Place Your Bets: A New Means of Economic Activity in Louisiana through Sports Gambling

John Frey


Louisiana is consistently one of the poorest states in America. There are different metrics for what makes a state “poor”; however, Louisiana earns the label regardless of how it is defined. For example, when using the percentage of the population living at or under the poverty line as the standard for whether a state is poor, Louisiana ranks second to last.[1] When ranking states based on a combination of variables, including state finances, state economies, and state job markets, Louisiana ranks, once again, second to last.[2]

Logically, a state struggling financially might want to embrace a new stream of income. For Louisiana, sports gambling provides just that.[3] In November of 2020, Louisiana voters in 55 out of 64 parishes voted to make sports betting legal within their parish, which will lead to the legalization of sports betting in a majority of the state.[4] This result was not a surprise, as Louisiana is no stranger to gambling.[5] In 2020, Louisiana’s gambling offerings, such as casinos, video poker machines, and racetracks, generated $609 million in state taxes, which accounted for roughly 5% of Louisiana’s overall revenue.[6] For comparison, Louisiana is also a prominent oil and gas producer, and oil and gas production only accounted for $550 million in state taxes, which was 4.5% of the state’s revenue.[7] While Louisiana voters may not consider potential tax revenue as the driving force behind their voting decisions, the legalization of sports gambling provides Louisiana with both a new stimulus to its struggling economy and a new pool for state taxes.[8] Continue reading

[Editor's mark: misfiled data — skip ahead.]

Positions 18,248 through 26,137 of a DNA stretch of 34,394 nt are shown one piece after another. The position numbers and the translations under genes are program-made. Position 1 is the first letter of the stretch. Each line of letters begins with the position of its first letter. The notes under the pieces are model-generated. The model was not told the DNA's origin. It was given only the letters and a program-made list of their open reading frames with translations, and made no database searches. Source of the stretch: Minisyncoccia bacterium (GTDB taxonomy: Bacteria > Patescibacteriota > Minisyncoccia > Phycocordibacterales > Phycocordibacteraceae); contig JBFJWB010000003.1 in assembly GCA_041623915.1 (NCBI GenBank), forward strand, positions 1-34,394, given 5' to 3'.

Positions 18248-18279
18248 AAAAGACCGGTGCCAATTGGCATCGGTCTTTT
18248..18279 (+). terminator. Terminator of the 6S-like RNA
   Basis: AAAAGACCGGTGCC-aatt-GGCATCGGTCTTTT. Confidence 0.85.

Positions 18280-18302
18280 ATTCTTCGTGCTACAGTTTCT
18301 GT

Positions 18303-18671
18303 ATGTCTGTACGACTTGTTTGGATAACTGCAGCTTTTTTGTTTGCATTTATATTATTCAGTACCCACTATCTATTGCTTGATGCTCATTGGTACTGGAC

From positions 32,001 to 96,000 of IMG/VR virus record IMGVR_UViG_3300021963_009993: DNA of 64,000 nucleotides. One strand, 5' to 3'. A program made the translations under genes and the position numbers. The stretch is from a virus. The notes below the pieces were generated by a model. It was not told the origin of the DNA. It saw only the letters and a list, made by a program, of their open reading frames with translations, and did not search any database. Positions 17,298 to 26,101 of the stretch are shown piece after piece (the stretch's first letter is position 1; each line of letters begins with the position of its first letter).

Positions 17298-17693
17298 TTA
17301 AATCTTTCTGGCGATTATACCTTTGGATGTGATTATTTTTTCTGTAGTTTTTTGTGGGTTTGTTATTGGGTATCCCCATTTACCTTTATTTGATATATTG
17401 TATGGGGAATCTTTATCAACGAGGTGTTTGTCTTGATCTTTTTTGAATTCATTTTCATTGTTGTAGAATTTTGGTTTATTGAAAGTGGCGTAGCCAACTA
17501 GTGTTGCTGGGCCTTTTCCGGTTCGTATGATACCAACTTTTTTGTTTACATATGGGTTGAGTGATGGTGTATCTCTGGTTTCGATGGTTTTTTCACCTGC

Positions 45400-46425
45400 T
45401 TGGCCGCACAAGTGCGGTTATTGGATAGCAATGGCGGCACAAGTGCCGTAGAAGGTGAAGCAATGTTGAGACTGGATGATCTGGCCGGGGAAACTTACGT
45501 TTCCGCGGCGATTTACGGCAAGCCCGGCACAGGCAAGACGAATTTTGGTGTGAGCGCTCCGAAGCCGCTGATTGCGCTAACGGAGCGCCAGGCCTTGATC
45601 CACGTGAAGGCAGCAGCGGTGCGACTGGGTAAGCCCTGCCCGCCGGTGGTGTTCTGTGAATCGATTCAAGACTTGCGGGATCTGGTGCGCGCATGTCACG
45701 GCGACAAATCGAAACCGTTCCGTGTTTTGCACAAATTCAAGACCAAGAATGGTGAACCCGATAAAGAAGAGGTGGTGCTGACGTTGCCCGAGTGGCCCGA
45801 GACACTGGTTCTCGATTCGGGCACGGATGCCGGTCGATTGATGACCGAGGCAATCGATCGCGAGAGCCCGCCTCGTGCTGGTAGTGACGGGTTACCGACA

Qualified Immunity through the Lens of Spears v. Gautreaux

Ani Boudreaux